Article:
The Fairbanks North Star Borough is still waiting to see the full effect of Gov. Mike Dunleavy's vetoes to the state budget but has a plan in place to handle the veto of the school bond debt reimbursement program.
The debt reimbursement program provides funding for school construction projects and capital improvements. Dunleavy announced a 50 percent veto of the reimbursement program, a cut of $48.9 million.
Under the partial veto, the borough will have to cover $4.5 million for the program. The borough’s budget, however, had accounted for the possibility of a 100 percent cut to the program
“Our strategy to cover that was to not dip into our reserves, was to use, to raise the mill rate to cover it,” said Jim Williams, borough chief of staff.
Williams said the money collected for school bond debt reimbursement this year will now be split in light of the governor cutting the program in half rather than eliminating it. Half of what the borough is collecting to offset the veto will go to cover the costs not covered by state funding for the program this year, while half will sit in an account to be applied toward next year's budget.
“So what we’ll do is we’ll hold the cash and then next year, when we determine what the revenue requirements are to run the borough, we’ll just offset that,” he said.
Williams stressed that there is no guarantee the mill rate will go down next year, even in the case of a veto override to restore the full school bond debt reimbursement amount.
Should there be an override and state funding for the program be fully restored, Williams said the scenario will remain the same; the money collected this year will be used as a revenue source for next year.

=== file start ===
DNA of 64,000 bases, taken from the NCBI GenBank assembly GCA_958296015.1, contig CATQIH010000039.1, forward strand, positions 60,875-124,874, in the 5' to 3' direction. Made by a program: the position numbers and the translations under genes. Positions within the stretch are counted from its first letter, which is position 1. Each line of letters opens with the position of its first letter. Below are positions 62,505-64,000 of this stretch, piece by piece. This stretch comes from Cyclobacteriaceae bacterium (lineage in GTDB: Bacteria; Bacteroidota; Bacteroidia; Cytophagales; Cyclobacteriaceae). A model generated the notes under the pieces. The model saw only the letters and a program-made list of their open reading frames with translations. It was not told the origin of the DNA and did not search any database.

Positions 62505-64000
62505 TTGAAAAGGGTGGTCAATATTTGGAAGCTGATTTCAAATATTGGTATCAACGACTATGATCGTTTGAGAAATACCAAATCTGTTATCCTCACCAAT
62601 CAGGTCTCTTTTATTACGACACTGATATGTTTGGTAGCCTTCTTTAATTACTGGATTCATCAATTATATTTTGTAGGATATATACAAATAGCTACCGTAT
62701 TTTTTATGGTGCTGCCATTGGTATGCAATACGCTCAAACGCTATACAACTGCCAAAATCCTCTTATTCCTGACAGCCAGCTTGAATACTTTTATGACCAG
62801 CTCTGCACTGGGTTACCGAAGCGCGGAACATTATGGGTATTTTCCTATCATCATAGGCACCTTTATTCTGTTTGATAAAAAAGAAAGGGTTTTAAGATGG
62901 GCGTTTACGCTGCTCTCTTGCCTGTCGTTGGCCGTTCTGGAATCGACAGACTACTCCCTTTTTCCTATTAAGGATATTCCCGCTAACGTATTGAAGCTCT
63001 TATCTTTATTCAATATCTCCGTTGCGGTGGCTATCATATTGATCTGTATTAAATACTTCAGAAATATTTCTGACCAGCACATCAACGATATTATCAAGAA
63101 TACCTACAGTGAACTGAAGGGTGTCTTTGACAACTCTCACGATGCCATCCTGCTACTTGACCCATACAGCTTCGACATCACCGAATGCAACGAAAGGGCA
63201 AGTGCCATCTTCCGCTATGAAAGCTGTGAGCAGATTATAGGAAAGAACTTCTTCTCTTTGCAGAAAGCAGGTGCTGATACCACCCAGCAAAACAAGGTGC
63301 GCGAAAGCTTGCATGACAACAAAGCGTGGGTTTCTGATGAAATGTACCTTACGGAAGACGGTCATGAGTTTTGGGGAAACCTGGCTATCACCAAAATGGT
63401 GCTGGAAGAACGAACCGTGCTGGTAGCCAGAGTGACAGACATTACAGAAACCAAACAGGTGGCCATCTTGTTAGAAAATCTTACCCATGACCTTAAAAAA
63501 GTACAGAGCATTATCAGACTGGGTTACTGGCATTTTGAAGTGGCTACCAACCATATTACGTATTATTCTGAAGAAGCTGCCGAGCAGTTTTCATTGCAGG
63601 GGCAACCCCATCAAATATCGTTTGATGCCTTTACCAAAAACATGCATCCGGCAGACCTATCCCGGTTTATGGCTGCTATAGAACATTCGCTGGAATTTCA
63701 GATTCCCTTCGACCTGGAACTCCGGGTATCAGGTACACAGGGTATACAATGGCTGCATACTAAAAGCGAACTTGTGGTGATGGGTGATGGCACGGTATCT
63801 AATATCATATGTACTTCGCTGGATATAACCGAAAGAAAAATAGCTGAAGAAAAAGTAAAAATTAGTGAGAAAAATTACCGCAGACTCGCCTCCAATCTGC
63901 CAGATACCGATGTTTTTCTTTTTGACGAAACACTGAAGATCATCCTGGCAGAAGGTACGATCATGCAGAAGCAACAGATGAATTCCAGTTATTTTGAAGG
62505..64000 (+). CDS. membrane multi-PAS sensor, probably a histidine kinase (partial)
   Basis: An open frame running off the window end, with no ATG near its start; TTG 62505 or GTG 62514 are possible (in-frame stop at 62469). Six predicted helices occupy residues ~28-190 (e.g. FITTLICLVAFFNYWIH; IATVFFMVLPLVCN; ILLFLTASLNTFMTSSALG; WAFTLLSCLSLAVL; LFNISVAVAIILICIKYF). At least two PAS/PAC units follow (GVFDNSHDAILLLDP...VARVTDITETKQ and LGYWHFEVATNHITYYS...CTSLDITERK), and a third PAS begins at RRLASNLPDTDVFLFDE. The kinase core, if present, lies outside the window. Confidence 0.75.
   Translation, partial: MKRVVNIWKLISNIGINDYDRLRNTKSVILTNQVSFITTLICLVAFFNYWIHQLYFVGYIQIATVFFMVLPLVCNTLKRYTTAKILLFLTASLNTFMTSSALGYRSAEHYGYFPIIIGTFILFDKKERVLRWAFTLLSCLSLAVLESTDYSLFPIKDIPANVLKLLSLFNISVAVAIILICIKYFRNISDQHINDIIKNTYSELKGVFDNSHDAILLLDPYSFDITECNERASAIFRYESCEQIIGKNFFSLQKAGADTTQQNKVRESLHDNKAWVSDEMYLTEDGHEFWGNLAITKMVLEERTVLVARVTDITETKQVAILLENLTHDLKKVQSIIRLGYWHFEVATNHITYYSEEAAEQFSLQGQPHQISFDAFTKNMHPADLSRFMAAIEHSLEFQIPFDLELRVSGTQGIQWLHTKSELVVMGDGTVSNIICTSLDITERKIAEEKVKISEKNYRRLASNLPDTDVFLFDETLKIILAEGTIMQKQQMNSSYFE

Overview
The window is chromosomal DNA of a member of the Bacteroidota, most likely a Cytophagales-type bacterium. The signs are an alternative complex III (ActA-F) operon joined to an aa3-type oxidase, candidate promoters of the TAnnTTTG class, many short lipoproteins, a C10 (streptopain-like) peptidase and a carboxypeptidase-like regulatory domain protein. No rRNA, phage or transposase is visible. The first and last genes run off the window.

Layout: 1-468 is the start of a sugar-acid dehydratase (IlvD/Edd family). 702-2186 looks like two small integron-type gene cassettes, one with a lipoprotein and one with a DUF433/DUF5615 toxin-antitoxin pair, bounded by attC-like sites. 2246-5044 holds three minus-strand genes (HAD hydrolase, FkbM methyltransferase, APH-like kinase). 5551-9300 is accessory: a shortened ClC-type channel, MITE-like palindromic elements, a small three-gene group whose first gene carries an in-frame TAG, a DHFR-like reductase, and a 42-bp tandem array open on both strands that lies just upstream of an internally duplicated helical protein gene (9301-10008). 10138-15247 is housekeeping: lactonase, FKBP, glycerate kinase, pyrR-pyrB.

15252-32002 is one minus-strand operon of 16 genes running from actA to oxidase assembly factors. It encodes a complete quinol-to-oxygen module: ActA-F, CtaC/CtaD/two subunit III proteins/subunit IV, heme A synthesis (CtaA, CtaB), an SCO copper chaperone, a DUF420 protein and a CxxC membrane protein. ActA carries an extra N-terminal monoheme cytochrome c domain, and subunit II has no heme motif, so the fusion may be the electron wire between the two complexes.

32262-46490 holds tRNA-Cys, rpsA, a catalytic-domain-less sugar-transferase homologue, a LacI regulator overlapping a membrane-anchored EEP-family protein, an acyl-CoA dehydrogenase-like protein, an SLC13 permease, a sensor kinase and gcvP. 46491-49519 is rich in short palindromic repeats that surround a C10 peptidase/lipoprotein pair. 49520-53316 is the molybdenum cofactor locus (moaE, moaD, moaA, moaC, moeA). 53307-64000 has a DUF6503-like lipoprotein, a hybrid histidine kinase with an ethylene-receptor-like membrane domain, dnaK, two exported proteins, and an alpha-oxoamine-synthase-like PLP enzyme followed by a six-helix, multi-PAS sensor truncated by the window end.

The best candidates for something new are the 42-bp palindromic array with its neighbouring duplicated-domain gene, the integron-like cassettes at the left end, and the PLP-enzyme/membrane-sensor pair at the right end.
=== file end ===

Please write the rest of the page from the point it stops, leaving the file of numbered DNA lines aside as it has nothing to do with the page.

The borough is also watching to see what will happen regarding vetoes to health and human services budgets as well as to the University of Alaska’s budget.
Dunleavy vetoed all funding for human services community matching grants. The state funds agencies such as Love INC. and the community food bank through the borough. Williams said without the money provided by the state, the borough can’t provide a local match.
“Our powers are limited in scope just to those community matching grants, so if the matching grants go away, then our ability to provide that goes away,” he said.
Williams said it would be hard on the community to lose such organizations, which are “kind of the safety net.”
While not anticipating a direct impact from cuts to the university, Williams said there could be indirect effects that trickle through the community.
If large numbers of jobs are lost at the university, for example, Williams said, there would be a loss of cash flow into the local economy as well as the possibility of housing market changes if people move away.
“It’s definitely not a positive thing to be looking at, but we’re definitely not seeing any direct impacts,” he said, “but it’s the indirect, second- or third-order effects, that we’re kind of anxious about.”
The Borough Assembly will meet Monday evening to discuss the borough’s position with respect to the veto overrides.
Contact staff writer Kyrie Long at 459-7510. Follow her on twitter: twitter.com/FDNMlocal